Winchester groups say NO to new towns

21st February 2021

Three Winchester campaign groups have united to oppose building new towns as a way of delivering Winchester’s housing targets. The Countryside Charity CPRE Hampshire, Save South Winchester Campaign Group (SSWCG) and the Dever Society are urging Winchester City Council to reject building new towns in their new Local Plan.

On 15 February the Council published ‘Your Place Your Plan: Strategic Issues and Priorities Consultation’, the first opportunity for Winchester residents to input to the new Local Plan, the blueprint for development in the District up until the year 2038. New towns are one of four housing options proposed in the paper.

SSWCG Chairman Chris Beddoes said, “We all understand that Winchester District will need to build new homes in the next 15-20 years, but we believe that there is a better and more environmentally friendly option than large scale development or new towns filling the green space between settlements. We hope that Winchester District residents will agree and make their views known in the consultation.”

Dever Society Chairman Tessa Robertson added, “All three groups agree that building new towns on green fields is the worst of the four options proposed in the paper. New towns should have no place in Winchester’s thinking”.

The three groups believe that brownfield, already used or built on land should always be used for development before greenfield sites.

Members of the three campaign groups summarised some of the many reasons why new towns are NOT a good idea for Winchester, or for the environment and the climate:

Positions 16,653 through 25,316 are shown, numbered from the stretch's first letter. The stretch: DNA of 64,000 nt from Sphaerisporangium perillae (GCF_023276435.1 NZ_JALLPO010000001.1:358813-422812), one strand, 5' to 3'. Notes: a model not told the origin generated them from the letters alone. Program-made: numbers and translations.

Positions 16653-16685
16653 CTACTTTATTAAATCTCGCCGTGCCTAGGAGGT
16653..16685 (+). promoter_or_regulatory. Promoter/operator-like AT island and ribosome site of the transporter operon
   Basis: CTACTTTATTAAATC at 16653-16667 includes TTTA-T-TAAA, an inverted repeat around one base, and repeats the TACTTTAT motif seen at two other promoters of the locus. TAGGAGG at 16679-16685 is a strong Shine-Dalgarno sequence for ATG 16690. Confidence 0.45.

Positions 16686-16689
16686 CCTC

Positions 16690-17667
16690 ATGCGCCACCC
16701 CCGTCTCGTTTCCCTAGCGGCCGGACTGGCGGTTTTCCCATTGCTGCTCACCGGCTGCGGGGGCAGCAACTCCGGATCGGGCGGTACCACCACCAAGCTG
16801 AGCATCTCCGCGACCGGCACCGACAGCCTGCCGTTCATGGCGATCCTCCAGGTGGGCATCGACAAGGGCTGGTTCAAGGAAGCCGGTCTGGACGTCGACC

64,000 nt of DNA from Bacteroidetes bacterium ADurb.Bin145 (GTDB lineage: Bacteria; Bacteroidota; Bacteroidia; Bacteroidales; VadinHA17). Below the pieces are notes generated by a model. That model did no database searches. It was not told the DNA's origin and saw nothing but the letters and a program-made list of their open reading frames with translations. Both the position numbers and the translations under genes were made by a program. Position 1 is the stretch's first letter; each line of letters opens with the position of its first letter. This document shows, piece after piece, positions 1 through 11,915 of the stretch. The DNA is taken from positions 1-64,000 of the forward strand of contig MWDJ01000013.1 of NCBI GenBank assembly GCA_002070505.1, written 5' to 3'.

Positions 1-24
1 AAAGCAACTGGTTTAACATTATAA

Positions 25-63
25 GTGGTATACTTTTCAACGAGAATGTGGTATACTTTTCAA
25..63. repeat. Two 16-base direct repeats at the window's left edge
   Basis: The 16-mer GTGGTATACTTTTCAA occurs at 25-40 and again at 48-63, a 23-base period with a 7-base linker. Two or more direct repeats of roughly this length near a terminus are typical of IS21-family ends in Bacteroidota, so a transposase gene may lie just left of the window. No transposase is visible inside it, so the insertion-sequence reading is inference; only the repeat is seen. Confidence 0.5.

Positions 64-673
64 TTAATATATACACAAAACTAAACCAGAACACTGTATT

• Greenfield sites build at low housing densities and are a wasteful use of land.
  • New towns need new roads, schools, health care, electricity, water, sewage and other carbon heavy services. Building these has major adverse implications for the environment and the Council’s Carbon Neutrality Action Plan.
  • Building on countryside degrades biodiversity by destroying and fragmenting habitats and causing noise, air and light pollution.
  • Green fields provide critical benefits such as water, food, flood control, leisure and carbon capture and storage. And they are hugely important to people’s health and mental wellbeing.
  • New towns encourage car use and their layouts often work against walking and cycling. Even those near public transport invariably end up as car-dependent developments.
  • Large greenfield developments take a long time to build. The three groups point to the example of Kings Barton, which has so far built fewer than 300 of its 2,000 homes.
  • New towns promise but rarely deliver significant numbers of homes that are genuinely affordable to local people, as big housebuilders plead that costly new infrastructure makes this unviable. 1,400 of the 3,500 homes planned for North Whiteley should have been affordable; now only 875 affordable homes are being built, and 350 of these are not even on site, but will be built off-site.

The groups are working on their responses to the consultation and will share their thinking and advice by the end of March, in good time for the deadline on 12th April.

Caroline Dibden, Vice-President of CPRE Hampshire, concluded, “We think there is a better alternative option which focuses firstly on brownfield and previously developed land in the larger settlements. This would meet the Council’s own aspirations to minimise the district’s carbon footprint, something we all support.”

All three representatives will be speaking at the virtual “demo” on 28th February. You can book a place to hear more on

Landscape between Hursley and Oliver's Battery and the proposed site for ‘Royaldown’ Carole Oldham
Children climbing in the New Forest